Adamiak had accompanied UFO researcher Steven Greer on an expedition into Mexico. There, in a remote area, the two were surprised by soldiers carrying AK-47 rifles. Suspiciously, the soldiers' uniforms carried no insignia. Adamiak and Greer figured they were dead, but they prayed ardently to space aliens. In obvious answer to their plaint, the two spotted a flying saucer overhead.

The craft had no sooner passed when the soldiers, remarkably . . . .
At this point, the narrator halts, sensing that even in this atmosphere of abject credulity, her story is reaching ridiculous proportions. To make sure everyone gets the point, she says emphatically, as a challenge: "This is a true story."

. . . the soldiers, under the beneficent influence of extraterrestrials, walked to a van, dropped their AK-47s, picked up guitars and began strumming, enabling Adamiak and Greer to make their escape.

"True story," Bassett assures Barwood.
Truth by assertion: It's in abundant supply at the UFO Congress, where people are more interested in discussing the implications of aliens living among us than looking for hard evidence of actual landings or abductions. As Cedar Harder will say later, the conventioneers have "moved beyond talking about the nuts and bolts of UFO investigation."

Aliens are here. They are mating with humans.
And the lights that appeared over Phoenix last March couldn't possibly have been anything of Earth.

It's been a remarkable year since hundreds of Arizonans thrilled to lights seen over much of the state March 13, 1997.

When Barwood, then a councilwoman, asked the city to look into the sightings, she became a national media phenomenon and will no doubt bring much outside attention--and outside campaign donations--to her otherwise unglamorous race for secretary of state.

Jim Dilettoso's own star has risen as a result of his proclamations that the lights over Phoenix could not have been flares, airplanes or anything else manmade. His scientific-sounding claims have made him and his Tempe firm, Village Labs, a regular in television, radio and newspaper reports.


A recent edition of Hard Copy and upcoming specials on Japanese television, the UPN network, and A&E all feature Dilettoso and the spectral analysis he claims to do from videotapes of the event.

"These were not flares," he says with certainty.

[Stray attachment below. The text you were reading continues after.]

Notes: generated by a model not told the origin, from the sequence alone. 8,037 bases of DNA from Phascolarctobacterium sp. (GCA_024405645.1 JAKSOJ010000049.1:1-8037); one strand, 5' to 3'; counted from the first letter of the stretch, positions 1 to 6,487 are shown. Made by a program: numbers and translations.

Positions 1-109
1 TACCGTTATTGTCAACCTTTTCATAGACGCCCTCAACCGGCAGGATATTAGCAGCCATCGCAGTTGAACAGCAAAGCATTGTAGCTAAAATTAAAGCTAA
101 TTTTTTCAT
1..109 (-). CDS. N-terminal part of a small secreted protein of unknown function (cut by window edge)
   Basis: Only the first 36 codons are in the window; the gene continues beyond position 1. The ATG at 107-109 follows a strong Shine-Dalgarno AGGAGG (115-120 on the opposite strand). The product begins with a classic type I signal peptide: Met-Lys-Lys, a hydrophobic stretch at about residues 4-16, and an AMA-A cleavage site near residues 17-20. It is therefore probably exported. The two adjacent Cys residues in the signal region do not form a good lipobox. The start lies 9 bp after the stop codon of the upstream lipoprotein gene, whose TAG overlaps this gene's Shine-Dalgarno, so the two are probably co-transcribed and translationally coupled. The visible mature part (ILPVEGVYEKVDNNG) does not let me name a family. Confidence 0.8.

For many, the assertions of truth are enough.
And for the media, such proclamations not only prove sufficient but make for good copy.

Perhaps no assertion has been as widely taken for proof that aliens visited Phoenix last March than Dilettoso's claims that his "sophisticated optical analysis" eliminates more prosaic explanations for the March 13 lights. From the Discovery Channel to the Arizona Republic to USA Today, Dilettoso has been advertised as an expert who can divine the nature of lights with his bank of computers. Not one of the publications or programs has described the scientific principles behind Dilettoso's claims.

With the arrival of the Phoenix Lights anniversary, news reports will no doubt mushroom, and Dilettoso and his techniques will receive more attention as reporters breathlessly tell the UFO story of the decade: how Phoenix has, in only a year, become the center of the UFO cosmos, the site of recurring visits by strange aliens, and home of a heroic political avatar.

What they won't tell you is that Dilettoso employs the language of science to mask that, given the tools he uses, he is incapable of doing what he claims to be doing.

So what? you say. Does anyone really care if a few oddballs gain notoriety from science fiction? Who are they hurting?

Dr. Paul Scowen, a visiting professor of astronomy at Arizona State University, cares.

"I become quite offended when people pull this sort of nonsense," Scowen says. "We in the science business make our living doing this stuff to the best ability we can, and applying all of the knowledge that humankind has assembled to this point in science to figure out what's going on. . . .